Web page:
2 cups flour
2 tsp baking powder
1/2 tsp baking soda
1/2 tsp salt
1/2 tsp pepper
90 g butter, chilled
1/3 cup heavy cream
1/3 cup milk
2 Tbsp chopped chives
2 oz goat cheese chevre, crumbled
2.5 oz goat cheese feta, crumbled

Mix flour, baking powder, baking soda, salt and pepper in a bowl.  Cut the butter into chunks and blend in, using fingers or pastry cutter, until pea-size balls form.  Make a well and add in cream, milk, chives and both cheeses.  Stir lightly with a fork until mixture begins to come together.  Don't work the dough too much or it will toughen the end result.  The dough might still seem a bit dry at this point.

Place on lightly floured surface and knead just enough to form a ball.  Pat (or roll - I prefer to use my hands) down to about 1 to 1.5 inch thickness.  If you want to cut them into triangles, form a circle, then cut into slices. 

Otherwise, if using a round biscuit cutter as I used, the shape doesn't really matter.  Stamp out circles and place on a parchment-lined tray.  Put in fridge for about 20-30 minutes.  Set oven to 375 degrees F.  Just before baking, brush tops with heavy cream.  Bake 15 minutes or until golden brown.


Monday, 20 May 2013

Yard Update - May 20: ID'ing plants, trees

I had some visitors this weekend, three of whom knew plenty about trees, flowers and such.  Between them, I was able to confidently identify some trees and plants that I had previously only guessed at.  I'm thrilled to find out that I have crab apple trees, two varieties.  

I know they can be messy, and will likely attract wildlife for nibbles, but I'm excited to try crab apple butter again.  The one time I tried making it I overcooked it, and rather than apple butter, it was more like fruit leather.  It was tasty, but I didn't realize how thick it was, so instead of spreading it on sheets like regular fruit leather, I stored it in jars - kinda hard to dig out, so much of it was chucked uneaten.  The flowering crab apple tree smells fabulous and is filled with bees today!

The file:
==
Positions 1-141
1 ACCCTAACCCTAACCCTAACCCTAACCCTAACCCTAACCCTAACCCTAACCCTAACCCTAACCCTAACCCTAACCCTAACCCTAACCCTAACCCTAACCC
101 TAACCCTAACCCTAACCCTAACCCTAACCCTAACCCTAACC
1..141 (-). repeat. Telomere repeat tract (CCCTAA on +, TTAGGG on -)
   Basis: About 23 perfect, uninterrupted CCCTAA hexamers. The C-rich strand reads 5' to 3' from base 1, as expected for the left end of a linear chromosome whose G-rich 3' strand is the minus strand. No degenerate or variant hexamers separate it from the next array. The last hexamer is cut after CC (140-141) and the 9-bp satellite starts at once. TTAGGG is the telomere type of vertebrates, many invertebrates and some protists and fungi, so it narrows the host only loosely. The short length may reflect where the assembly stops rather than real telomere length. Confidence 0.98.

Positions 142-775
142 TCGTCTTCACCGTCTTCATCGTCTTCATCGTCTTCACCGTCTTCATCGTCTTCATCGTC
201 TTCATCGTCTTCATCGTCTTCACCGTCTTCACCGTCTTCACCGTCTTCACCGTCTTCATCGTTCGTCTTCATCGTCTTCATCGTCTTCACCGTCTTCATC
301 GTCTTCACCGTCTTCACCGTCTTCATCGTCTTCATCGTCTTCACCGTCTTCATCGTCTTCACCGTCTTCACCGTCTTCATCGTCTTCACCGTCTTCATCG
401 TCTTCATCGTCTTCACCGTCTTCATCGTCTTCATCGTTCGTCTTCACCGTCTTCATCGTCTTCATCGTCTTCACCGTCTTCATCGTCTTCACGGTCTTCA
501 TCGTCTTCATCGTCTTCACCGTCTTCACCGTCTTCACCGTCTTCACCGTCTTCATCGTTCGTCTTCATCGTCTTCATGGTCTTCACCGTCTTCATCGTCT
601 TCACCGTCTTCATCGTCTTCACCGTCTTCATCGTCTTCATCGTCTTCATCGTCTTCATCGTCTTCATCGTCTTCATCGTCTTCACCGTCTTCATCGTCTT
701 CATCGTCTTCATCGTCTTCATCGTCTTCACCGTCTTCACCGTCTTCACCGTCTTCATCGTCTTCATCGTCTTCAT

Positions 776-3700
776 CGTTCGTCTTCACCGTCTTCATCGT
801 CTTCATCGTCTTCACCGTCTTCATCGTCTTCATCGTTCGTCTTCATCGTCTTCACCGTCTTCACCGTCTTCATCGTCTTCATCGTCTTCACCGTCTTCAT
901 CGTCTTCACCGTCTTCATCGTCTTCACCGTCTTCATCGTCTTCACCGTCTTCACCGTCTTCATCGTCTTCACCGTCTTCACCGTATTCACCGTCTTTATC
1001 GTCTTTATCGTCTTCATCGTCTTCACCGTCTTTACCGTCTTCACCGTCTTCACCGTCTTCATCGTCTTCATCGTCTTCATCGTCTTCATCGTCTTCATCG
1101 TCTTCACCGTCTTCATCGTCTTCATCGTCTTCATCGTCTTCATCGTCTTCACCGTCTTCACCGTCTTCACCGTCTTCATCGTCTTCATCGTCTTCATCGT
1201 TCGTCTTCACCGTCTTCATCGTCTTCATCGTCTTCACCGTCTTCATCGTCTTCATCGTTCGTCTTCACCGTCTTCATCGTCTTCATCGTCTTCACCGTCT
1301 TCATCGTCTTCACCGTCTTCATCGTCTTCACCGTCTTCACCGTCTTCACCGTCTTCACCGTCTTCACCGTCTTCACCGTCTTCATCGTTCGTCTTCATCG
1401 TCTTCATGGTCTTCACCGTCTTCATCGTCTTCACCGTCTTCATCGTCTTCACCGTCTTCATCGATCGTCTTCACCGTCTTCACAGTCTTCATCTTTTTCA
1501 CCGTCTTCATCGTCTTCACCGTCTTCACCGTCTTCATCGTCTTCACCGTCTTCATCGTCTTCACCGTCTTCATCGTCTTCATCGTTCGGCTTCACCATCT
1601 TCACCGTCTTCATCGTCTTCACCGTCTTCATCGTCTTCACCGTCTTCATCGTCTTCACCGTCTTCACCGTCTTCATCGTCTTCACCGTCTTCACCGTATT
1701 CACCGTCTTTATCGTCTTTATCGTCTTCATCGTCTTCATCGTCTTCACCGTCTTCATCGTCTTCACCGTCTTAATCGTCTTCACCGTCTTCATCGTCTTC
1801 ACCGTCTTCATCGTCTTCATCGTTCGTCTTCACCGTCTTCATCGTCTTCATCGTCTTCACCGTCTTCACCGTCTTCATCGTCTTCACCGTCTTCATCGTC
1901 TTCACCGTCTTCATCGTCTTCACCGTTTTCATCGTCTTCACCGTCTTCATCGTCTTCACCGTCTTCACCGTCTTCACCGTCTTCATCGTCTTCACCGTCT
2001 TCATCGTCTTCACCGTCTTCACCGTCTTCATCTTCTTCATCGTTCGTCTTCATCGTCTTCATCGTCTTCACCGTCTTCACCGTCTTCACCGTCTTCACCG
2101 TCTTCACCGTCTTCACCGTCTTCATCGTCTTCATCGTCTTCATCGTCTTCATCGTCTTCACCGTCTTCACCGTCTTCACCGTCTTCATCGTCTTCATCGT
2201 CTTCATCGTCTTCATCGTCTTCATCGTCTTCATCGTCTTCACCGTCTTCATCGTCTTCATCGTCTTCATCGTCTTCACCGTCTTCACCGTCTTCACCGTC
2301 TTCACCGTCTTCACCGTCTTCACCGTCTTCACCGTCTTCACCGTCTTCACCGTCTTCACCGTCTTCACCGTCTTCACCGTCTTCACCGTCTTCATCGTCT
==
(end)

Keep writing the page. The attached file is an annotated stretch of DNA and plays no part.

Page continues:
Hardy Geraniums - in pot and in garden

During this long weekend in May, I also visited some plant sales.  One woman in a neighbouring area was especially helpful, and I purchased a number of plants.  After visits from friends, I realized that half the plants I purchased were already existing in my yard!

Lily of the Valley - in pot and in garden

Ugh ... hopefully I'll get this whole flower thing worked out soon so I don't keep embarrassing myself like this.  But it was worth the time I spent talking to the vendor, understanding which plants are good in shade, sun, etc. (and I saw the proof, as we walked around her yard where she pointed out each plant!).

Purchased two varieties
I have been anxious about getting some daylilies as they are so pretty; I had even considered ordering some online.  I could not believe how pricey they were!  So when I found some locally this weekend, I grabbed what I could - $5 per plant (a steal, compared to online prices).  Argghhh ... it turns out that I already have 3 patches; two of them very large.  I had no idea what these were, I was thinking rhododendron, which is silly because I don't even know what rhododendrons look like (nothing like daylilies as it turns out).

One of three daylily patches in the yard

Raspberry bush in the garden
And since my recently planted raspberry canes are still strugging along, how great to be told that I already have several raspberry bushes!  Odd location in the garden (at least, it seems odd to me) near the strawberries.  I prefer them on the outskirts, so will see if a transplant is possible some other time.  The raspberry canes I planted a few weeks back are not going to bear fruit anytime soon, so I'll take what I can get!

 And lilacs - both lilac and white!

 And a purple-leaf sandcherry (in need of pruning).

And a brief robin update ... not sure how many are left ... there are two in the nest that I can see, but I suspect one is the same I saw later in flight (and shown below on a ledge). I can't wait for them to be on their way so I can stop tip-toeing around the area!